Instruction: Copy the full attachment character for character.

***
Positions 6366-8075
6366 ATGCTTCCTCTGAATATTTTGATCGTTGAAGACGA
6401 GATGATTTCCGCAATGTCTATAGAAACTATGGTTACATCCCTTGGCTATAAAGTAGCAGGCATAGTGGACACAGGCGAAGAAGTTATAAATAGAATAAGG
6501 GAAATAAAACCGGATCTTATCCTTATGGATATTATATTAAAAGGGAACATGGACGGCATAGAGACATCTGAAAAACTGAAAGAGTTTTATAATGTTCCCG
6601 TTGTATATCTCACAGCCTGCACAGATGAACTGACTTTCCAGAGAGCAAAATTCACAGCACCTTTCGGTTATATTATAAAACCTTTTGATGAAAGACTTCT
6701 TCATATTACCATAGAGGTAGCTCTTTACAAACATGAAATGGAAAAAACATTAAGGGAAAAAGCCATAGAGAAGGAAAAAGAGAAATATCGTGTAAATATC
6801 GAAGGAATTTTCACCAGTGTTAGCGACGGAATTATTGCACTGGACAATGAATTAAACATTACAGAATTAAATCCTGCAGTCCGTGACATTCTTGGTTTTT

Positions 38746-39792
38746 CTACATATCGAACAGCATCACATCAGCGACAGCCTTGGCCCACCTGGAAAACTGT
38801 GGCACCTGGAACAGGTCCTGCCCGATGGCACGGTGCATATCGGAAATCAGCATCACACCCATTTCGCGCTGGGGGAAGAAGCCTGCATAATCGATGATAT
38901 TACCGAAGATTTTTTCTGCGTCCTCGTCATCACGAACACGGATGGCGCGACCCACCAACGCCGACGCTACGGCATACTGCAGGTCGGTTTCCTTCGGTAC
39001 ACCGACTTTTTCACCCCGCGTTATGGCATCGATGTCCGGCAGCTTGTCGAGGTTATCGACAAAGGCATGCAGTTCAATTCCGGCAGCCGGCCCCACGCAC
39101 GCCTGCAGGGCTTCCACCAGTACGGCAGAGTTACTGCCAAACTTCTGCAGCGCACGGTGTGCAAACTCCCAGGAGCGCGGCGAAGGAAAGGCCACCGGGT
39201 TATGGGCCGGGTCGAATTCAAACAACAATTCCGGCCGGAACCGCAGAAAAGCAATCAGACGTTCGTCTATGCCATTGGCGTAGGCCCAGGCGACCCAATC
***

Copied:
Positions 6366-8075
6366 ATGCTTCCTCTGAATATTTTGATCGTTGAAGACGA
6401 GATGATTTCCGCAATGTCTATAGAAACTATGGTTACATCCCTTGGCTATAAAGTAGCAGGCATAGTGGACACAGGCGAAGAAGTTATAAATAGAATAAGG
6501 GAAATAAAACCGGATCTTATCCTTATGGATATTATATTAAAAGGGAACATGGACGGCATAGAGACATCTGAAAAACTGAAAGAGTTTTATAATGTTCCCG
6601 TTGTATATCTCACAGCCTGCACAGATGAACTGACTTTCCAGAGAGCAAAATTCACAGCACCTTTCGGTTATATTATAAAACCTTTTGATGAAAGACTTCT
6701 TCATATTACCATAGAGGTAGCTCTTTACAAACATGAAATGGAAAAAACATTAAGGGAAAAAGCCATAGAGAAGGAAAAAGAGAAATATCGTGTAAATATC
6801 GAAGGAATTTTCACCAGTGTTAGCGACGGAATTATTGCACTGGACAATGAATTAAACATTACAGAATTAAATCCTGCAGTCCGTGACATTCTTGGTTTTT

Positions 38746-39792
38746 CTACATATCGAACAGCATCACATCAGCGACAGCCTTGGCCCACCTGGAAAACTGT
38801 GGCACCTGGAACAGGTCCTGCCCGATGGCACGGTGCATATCGGAAATCAGCATCACACCCATTTCGCGCTGGGGGAAGAAGCCTGCATAATCGATGATAT
38901 TACCGAAGATTTTTTCTGCGTCCTCGTCATCACGAACACGGATGGCGCGACCCACCAACGCCGACGCTACGGCATACTGCAGGTCGGTTTCCTTCGGTAC
39001 ACCGACTTTTTCACCCCGCGTTATGGCATCGATGTCCGGCAGCTTGTCGAGGTTATCGACAAAGGCATGCAGTTCAATTCCGGCAGCCGGCCCCACGCAC
39101 GCCTGCAGGGCTTCCACCAGTACGGCAGAGTTACTGCCAAACTTCTGCAGCGCACGGTGTGCAAACTCCCAGGAGCGCGGCGAAGGAAAGGCCACCGGGT
39201 TATGGGCCGGGTCGAATTCAAACAACAATTCCGGCCGGAACCGCAGAAAAGCAATCAGACGTTCGTCTATGCCATTGGCGTAGGCCCAGGCGACCCAATC